TikTok. Ofcom will not be responsible for regulating all VSPs as our duties only apply to services established in the UK and as such , we anticipate that a relatively small number of services fall within our jurisdiction. Under the new regulations, which
came into force on 1 November 2020, VSPs must have appropriate measures in place to protect children from potentially harmful content and all users from criminal content and incitement to hatred and violence. VSPs will also need to make sure certain
advertising standards are met.
3.27 As well as appointing Ofcom as the regulator of UK- established VSPs the Government has announced that it is minded to appoint Ofcom as the future regulator responsible for protecting users from
harmful online content. With this in mind we are undertaking the following work :
Video-sharing platforms regulation . We have issued a short guide to the new requirements. 22 On 19 November 2020 we issued draft scope and jurisdiction guidance for consultation to help providers self -assess whether they
need to notify to Ofcom as a VSP under the statutory rules from April 2021. 23 We will also consult in early 2021 on further guidance on the risk of harms and appropriate measures as well as proposals for a co-regulatory relationship with the Advertising
Standards Authority (ASA) with regards to VSP advertising. We intend to issue final versions of the guidance in summer 2021.
Preparing for the online harms regime. The UK Government has set out that it intends to put
in place a regime to keep people safe online. In February 2020 it published an initial response to the 2019 White Paper24 setting out how it intends to develop the regime which stated that it was minded to appoint Ofcom as the future regulator of online
harms. If confirmed, these proposed new responsibilities would constitute a significant expansion to our remit, and preparing for them would be a major area of focus in 2021/22. We will continue to provide technical advice to the UK Government on its
policy development process, and we will engage with Parliament as it considers legislative proposals.
3.29 We will continue work to deepen our understanding of online harms through a range of work:
Our Making Sense of Media programme. This programme will continue to provide insights on the needs, behaviours and attitudes of people online. Our other initiatives to research online markets and technologies will further
our understanding of how online harms can be mitigated
Stepping up our collaboration with other regulators. As discussed in the Developing strong partnerships section, we will continue our joint work through the
Digital Regulators Cooperation Forum and strengthen our collaboration with regulators around the world who are also considering online harms.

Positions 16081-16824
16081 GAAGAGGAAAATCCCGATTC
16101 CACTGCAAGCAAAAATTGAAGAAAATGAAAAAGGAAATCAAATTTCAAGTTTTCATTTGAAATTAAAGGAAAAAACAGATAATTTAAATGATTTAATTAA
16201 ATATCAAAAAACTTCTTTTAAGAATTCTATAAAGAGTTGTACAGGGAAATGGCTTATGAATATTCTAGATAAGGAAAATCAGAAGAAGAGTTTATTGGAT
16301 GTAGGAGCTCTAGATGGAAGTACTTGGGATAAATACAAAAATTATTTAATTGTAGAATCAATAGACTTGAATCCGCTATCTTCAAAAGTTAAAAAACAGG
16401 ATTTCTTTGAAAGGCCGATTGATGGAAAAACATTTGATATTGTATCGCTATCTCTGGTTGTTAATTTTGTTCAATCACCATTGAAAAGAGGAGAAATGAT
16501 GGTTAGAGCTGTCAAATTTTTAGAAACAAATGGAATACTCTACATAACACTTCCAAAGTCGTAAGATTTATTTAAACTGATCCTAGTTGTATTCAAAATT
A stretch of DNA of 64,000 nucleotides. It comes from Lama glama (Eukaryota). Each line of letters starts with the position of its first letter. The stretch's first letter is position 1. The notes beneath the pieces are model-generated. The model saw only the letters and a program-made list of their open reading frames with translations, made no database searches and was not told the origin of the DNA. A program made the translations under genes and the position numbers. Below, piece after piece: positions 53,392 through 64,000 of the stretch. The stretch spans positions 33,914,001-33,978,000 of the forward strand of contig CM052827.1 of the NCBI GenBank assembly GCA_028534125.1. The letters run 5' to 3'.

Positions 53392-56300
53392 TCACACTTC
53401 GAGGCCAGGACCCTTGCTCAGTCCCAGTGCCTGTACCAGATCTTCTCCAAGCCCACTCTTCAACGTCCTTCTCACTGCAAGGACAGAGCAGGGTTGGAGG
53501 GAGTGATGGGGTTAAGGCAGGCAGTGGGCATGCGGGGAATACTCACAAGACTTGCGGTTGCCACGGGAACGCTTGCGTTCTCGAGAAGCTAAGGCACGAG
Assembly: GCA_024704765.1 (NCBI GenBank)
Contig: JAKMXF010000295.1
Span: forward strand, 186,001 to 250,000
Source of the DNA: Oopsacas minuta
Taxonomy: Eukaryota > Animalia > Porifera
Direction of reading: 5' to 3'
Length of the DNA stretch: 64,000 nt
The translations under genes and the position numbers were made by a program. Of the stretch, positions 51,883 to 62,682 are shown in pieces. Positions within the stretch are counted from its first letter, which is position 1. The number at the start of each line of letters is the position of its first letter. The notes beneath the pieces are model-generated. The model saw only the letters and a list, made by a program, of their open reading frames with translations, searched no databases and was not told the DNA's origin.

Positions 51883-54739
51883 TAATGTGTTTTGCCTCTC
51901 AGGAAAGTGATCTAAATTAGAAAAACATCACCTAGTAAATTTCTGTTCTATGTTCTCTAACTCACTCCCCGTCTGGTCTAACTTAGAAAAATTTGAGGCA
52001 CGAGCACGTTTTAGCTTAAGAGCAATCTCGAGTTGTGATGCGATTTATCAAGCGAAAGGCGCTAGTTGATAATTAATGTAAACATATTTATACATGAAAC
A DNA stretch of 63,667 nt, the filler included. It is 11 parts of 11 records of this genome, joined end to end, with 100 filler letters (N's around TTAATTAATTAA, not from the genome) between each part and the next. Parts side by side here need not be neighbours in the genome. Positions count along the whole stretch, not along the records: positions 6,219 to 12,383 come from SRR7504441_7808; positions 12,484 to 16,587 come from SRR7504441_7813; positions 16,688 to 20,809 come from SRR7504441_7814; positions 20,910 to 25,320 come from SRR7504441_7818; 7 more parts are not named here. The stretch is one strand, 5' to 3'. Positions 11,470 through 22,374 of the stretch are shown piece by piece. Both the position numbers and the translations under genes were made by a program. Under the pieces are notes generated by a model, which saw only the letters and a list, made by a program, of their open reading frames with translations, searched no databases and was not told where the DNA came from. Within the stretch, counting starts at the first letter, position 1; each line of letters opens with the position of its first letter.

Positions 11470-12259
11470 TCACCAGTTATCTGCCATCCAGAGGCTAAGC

Understanding VSPs . The introduction of regulation to UK-established VSPs
will provide a solid foundation to inform and develop the broader future online harms regulatory framework. This interim regime is more limited in terms of the number of regulated companies and will cover a narrower range of harms compared to the online
harms white paper proposals. However, should Ofcom be confirmed as the regulator, through our work on VSPs we will develop on-the-job experience working with newly regulated online services, developing the evidence base of online harm, and building our
internal skills and expertise.
France's data protection censor, the Commission Nationale de l'Informatique et des Libertés or CNIL, has fined Google and Amazon a total of 135 million euro between them for violating the country's data protection laws. Google was fined a total of 100
million euro, while Amazon was fined 35 million euro.
The companies were fined for the lack of user consent for cookies placed of their French websites. Although both have since updated their websites to require a user's consent before placing
cookies, CNIL criticized their cookie information banners for not providing enough information, or for making it clear enough that visitors can turn down these cookies. The regulator gave both a deadline of three months to fix the outstanding issues.
A spokesperson from Amazon said the company disagreed with CNIL's decision. Google said it stands by its efforts to provide information about tracking and control to users.
More details have emerged on the censorship apparatus operated by Spain's Socialist Party (PSOE)-Podemos government. A new cyber-monitoring tool, known as ELISA, has been rolled out across the country, which will scour the internet for supposed instances
of disinformation and report them to Spain's central government for further action.
ELISA began by monitoring only a few dozen web pages. However, its surveillance operation has now expanded to around 350 sites. It has been described as a Digital
Observatory, designed to facilitate the monitoring of open sources, as well as the profiling of media and social networks.